Mark Wunderlich was born in Winona, Minnesota and grew up in rural Fountain City, Wisconsin. He attended Concordia College’s Institut für Deutsche Studien, and later the University of Wisconsin from which he received a BA in German Literature and English. Wunderlich earned a Master of Fine Arts from Columbia University’s School of the Arts Writing Division where he studied poetry with J.D. McClatchy, William Matthews and Lucie Brock-Broido, among others, and translation with William Weaver and Frank MacShane.
Wunderlich’s first book, The Anchorage, was published in 1999 by the University of Massachusetts Press, and received the Lambda Literary Award. His second book, Voluntary Servitude, was published by Graywolf Press in 2004. A third volume of poems titled The Earth Avails, was published in 2014 and received the 2015 Rilke Prize from the University of North Texas and was a finalist for the Kingsley Tufts Award. He has published individual poems in The Nation, The New Republic, The New Yorker, The Believer, The Paris Review, Slate, Yale Review, The New York Times Magazine and elsewhere. His work has been included in over forty anthologies and has been featured on NPR’s All Things Considered. His work has been translated into Italian, Bulgarian, Spanish, German, Turkish and Swedish.
Since 2003 he has been a member of the Literature Faculty at Bennington College in Vermont, and where he become the first director of Poetry at Bennington, which is the college’s endowed series of brief residencies by visiting poets. In 2017 he was appointed the Director of the Bennington Writing Seminars graduate writing program. Wunderlich has taught in the graduate writing programs at Columbia University, Sarah Lawrence College, Ohio University and San Francisco State University. He has taught undergraduate writing and literature courses at Stanford University, Barnard College and Stonehill College.
Wunderlich is the recipient of a Wallace Stegner Fellowship from Stanford University, two fellowships from the Fine Arts Work Center in Provincetown, as well as fellowships from the National Endowment for the Arts, the Massachusetts Cultural Council and the Amy Lowell Trust. He is also the recipient of Writers at Work Award, the Jack Kerouac Prize, and a fellowships from the Bread Loaf Writers Conference and the MacDowell Colony. In 2012 he received an Editor’s Prize from the Missouri Review and was also selected for a residency at the Arteles Creativity Center in Hämeenkyrö, Finland. In 2014 he was a fellow at the Civitella Ranieri Foundation, and in 2017 he was the spring Writer in Residence at the James Merrill House in Stonington, Connecticut.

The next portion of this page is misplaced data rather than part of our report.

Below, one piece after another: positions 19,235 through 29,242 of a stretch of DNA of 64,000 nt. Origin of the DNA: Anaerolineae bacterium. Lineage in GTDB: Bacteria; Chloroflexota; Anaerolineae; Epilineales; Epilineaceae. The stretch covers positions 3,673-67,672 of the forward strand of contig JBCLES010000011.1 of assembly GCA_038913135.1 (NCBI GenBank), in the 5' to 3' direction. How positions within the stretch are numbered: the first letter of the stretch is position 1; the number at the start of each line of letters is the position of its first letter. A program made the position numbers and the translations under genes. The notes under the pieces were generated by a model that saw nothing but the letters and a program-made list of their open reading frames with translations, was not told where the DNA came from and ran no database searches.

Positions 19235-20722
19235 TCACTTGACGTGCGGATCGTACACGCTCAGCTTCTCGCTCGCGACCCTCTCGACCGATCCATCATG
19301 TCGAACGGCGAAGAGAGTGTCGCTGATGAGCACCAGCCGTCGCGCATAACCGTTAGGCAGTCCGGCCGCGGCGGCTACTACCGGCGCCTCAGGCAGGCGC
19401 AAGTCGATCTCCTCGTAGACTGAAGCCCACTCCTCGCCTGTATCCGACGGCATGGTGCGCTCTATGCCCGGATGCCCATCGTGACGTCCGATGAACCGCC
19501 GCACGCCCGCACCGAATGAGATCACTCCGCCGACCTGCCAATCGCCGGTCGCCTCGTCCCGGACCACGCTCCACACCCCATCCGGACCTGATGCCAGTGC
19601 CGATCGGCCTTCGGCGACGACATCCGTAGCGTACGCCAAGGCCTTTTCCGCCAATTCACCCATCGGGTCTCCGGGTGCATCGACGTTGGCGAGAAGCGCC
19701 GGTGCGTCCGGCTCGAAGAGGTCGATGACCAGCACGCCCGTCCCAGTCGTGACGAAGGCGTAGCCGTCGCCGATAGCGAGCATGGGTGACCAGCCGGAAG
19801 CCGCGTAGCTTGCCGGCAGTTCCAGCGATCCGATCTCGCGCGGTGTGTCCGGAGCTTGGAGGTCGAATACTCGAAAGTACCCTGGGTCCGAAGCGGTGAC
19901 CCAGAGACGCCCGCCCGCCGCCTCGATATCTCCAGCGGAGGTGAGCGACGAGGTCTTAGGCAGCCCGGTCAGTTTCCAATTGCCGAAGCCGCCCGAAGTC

As an Arts Administrator, he has worked for the Academy of American Poets, Poetry Society of America, Poets & Writers, the University of Arizona Poetry Center where he was Acting Director, and the Napa Valley Writers Conference. He currently serves on the Writing Committee of the Fine Arts Work Center in Provincetown.
Victoria Chang: Your new book of poems, God of Nothingness (Graywolf, 2021) seems to look back, into and out of memory both literally (gutting old houses) and figuratively. I hate to say that you and I are aging, but we are. What’s the role of memory in these poems?
Mark Wunderlich: As I age, I have become more retrospective, and as a poet, I think much of what I do is to render my experiences, my autobiography and my subjectivity into poems. I also look back at the place of my origin–a rural county in a predominantly rural state–a place that art and culture have largely passed over–and I marvel at some of the experiences of my childhood and adolescence. I want to record those memories, that place and the people I knew there, and to make art about a place that has almost never been described in literature. A friend of mine (he’s a visual artist) and I have an ongoing argument about poets and the ways they self-mythologize, embellish, and even fictionalize their personal histories. He finds it distasteful, while I think that’s just what poets do. Poets create a character, and that character is the Self, writ large. The capital-P-Poet who speaks in poems is a construct–a fictional character. What else can they be? I don’t really believe an accurate self-portrait is even possible, given the limitations of language. I think my friend’s objection has more to do with the prevailing immodesty we poets seem to embrace as we put ourselves and our stories forward in ways that require an extraordinary amount of self-regard, and the poets he likes best are those who don’t seem to write about themselves. I think all poets are writing about themselves, even when they appear not to be.